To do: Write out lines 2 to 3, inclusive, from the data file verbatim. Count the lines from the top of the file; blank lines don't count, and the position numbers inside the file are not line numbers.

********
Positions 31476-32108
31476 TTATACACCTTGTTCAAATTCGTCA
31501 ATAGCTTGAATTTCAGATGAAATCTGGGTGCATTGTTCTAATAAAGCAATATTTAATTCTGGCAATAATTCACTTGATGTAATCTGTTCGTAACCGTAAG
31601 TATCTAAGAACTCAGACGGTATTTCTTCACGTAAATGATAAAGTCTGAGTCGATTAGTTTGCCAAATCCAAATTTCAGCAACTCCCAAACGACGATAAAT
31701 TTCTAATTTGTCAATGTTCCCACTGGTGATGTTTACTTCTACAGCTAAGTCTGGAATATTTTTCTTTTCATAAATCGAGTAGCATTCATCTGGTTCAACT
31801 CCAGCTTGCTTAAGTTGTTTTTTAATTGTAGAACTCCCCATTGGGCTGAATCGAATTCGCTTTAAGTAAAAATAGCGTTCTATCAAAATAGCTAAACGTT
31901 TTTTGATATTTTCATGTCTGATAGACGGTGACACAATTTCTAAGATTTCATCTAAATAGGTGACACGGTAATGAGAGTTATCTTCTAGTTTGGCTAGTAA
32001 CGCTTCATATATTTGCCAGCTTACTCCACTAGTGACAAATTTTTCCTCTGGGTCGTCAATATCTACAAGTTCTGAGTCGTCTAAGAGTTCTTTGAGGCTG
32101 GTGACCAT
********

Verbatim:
31476 TTATACACCTTGTTCAAATTCGTCA
31501 ATAGCTTGAATTTCAGATGAAATCTGGGTGCATTGTTCTAATAAAGCAATATTTAATTCTGGCAATAATTCACTTGATGTAATCTGTTCGTAACCGTAAG